Page images



DEEP mists hung over the mariner's grave

When the holy funeral rite was read; And every breath on the dark blue wave

Seemed hushed, to hallow the friendless dead.

And heavily heaved on the gloomy sea,

The ship that sheltered that homeless oneAs though his funeral-hour should be

When the waves were still and the winds were gone.

And there he lay, in his coarse, cold shroud

And strangers were round the coffinless : Not a kinsman was seen among that crowd,

Not an eye to weep, nor a lip to bless.

No sound from the church's passing-bell

Was echoed along the pathless deep, The hearts that were far away to tell

Where the mariner lies, in his lasting sleep.

Not a whisper then lingered upon the air

O'er his body, one moment, his messmates bent; But the plunging sound of the dead was there

And the ocean is now his monument !

But many a sigh, and many a tear,

Shall be breathed, and shed, in the hours to come When the widow and fatherless shall hear

How he died, far, far from his happy home!



Our life is a dream-when memory surveys
The scenes that have sped with the flight of her days,
They resemble those visions of grief or delight,
Which so frequently dance on the mind, for a night.

The youth is in Eden, beneath the fresh bowers,
Or culling his temples a chaplet of flowers :
The glad offspring embraces its parent again,
And hears the fond voice it had longed for in vain.

The friend, whose dark destiny long had been wept,
And whose dust the four winds of the heavens had swept,
In the smiles of an angel from slumber returns,
And asks his beloved, “Why so sadly he mourns ?

The minstrel exults-for his exile is o'er;
And he rouses his harp from its silence once more-
But the least breathing whisper, the stir of a leaf,
Ushers in on the fancy the morning of grief !

“ And where," asks the youth, “is my nosegay of

flowers, Which I thought I had wove in the shade of the bowers ?" And where, hapless child, is the parent you pressed, In the rapture of joy, to your languishing breast ?

And where is the smile of that friend who returned From his slumber, and asked why so sadly I mourned ? 'Twas a phantom-too gay, when it sports on the mind; But a phantom which alway leaves sorrow behind.

So passes our life : in the slumber of night
The fancy is gilded with dreams of delight-
But, ah! when again from that slumber we rise,
Every dream about pleasure deceitfully flies.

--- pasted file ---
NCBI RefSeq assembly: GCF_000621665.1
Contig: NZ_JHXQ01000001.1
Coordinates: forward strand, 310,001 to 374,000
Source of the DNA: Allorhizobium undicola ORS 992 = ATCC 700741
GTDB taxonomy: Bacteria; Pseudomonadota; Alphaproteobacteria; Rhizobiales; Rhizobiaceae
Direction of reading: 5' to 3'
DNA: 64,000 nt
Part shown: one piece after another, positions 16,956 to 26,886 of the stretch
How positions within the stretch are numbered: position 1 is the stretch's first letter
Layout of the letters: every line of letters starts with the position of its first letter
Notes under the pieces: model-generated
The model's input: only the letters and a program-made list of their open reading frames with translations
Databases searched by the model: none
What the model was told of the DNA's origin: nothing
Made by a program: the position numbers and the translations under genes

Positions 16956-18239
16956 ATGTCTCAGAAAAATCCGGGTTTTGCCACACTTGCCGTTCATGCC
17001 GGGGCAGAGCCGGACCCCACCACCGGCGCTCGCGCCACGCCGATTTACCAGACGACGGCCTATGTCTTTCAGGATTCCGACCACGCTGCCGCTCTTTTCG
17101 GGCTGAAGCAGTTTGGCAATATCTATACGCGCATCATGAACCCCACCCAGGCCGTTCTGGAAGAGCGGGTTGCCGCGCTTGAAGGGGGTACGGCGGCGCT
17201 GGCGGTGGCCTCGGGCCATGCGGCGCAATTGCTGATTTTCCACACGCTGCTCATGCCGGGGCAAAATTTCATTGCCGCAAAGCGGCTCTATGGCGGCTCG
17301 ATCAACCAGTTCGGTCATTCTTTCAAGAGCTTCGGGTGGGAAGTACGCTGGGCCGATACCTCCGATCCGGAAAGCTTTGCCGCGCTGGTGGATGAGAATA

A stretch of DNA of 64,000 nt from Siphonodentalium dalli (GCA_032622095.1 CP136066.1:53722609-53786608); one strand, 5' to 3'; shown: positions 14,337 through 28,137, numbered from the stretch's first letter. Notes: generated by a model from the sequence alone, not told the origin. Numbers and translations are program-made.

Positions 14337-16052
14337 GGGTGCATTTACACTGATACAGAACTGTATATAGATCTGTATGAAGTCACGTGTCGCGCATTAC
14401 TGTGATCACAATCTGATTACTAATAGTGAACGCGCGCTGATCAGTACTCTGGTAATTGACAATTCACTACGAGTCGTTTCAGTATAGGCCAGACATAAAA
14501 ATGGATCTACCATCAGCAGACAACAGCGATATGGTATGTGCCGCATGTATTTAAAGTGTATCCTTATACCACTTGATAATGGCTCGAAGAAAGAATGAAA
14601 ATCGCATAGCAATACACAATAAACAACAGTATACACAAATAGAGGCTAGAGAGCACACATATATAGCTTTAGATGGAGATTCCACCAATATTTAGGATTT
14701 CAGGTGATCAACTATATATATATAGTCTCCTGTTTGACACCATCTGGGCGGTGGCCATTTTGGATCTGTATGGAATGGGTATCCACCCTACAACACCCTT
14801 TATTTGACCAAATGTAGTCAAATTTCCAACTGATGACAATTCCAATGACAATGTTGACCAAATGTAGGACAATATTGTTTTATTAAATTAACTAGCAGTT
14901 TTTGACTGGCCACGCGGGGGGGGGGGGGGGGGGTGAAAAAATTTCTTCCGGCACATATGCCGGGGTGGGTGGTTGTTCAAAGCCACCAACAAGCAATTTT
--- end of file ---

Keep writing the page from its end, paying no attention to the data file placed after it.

CHARTER Oak! Charter Oak !

Tell us a tale
Of the years that have fled

Like the leaves on the gale:
For thou bear'st a brave annal

On thy brown root and stem,
And thy heart was a casket

For Liberty's gem.

Speak out in thy wisdom,

Oracular tree,
And we and our children

Will listen to thee;
For the lore of the aged

Is dear in our eyes,
And thy leaves and thine acorns

As relics we prize.

I see them—they come

The dim ages of oldThe sires of our nation,

True-hearted, and bold; The axe of the woodman

Rings sharp through the glade, And the worn Indian hunter

Reclines in thy shade,

I see them

they come ! The gray fathers are there, Who won from the forest

This heritage fair ; With their high trust in heaven,

As they suffered or toiled, Both the tempest and tyrant,

Unblenching, they foiled.

Charter Oak! Charter Oak !

Ancient and fair, Thou didst guard of our freedom

The rudiment rare ;

So, a crown of green leaves

Be thy gift, noble tree,
With the love of the brave,

And the thanks of the free!



In beauty lingers on the hills

The death-smile of the dying day:
And twilight in my heart instils

The softness of its rosy ray.
I watch the river's peaceful flow,

Here, standing by my mother's grave,
And feel my dreams of glory go,

Like weeds upon its sluggish wave.

God gives us ministers of love,

Which we regard not, being near; Death takes them from us, then we feel

That angels have been with us here! As mother, sister, friend, or wife,

They guide us, cheer us, soothe our pain; And, when the grave has closed between

Our hearts and theirs, we love-in vain!

« PreviousContinue »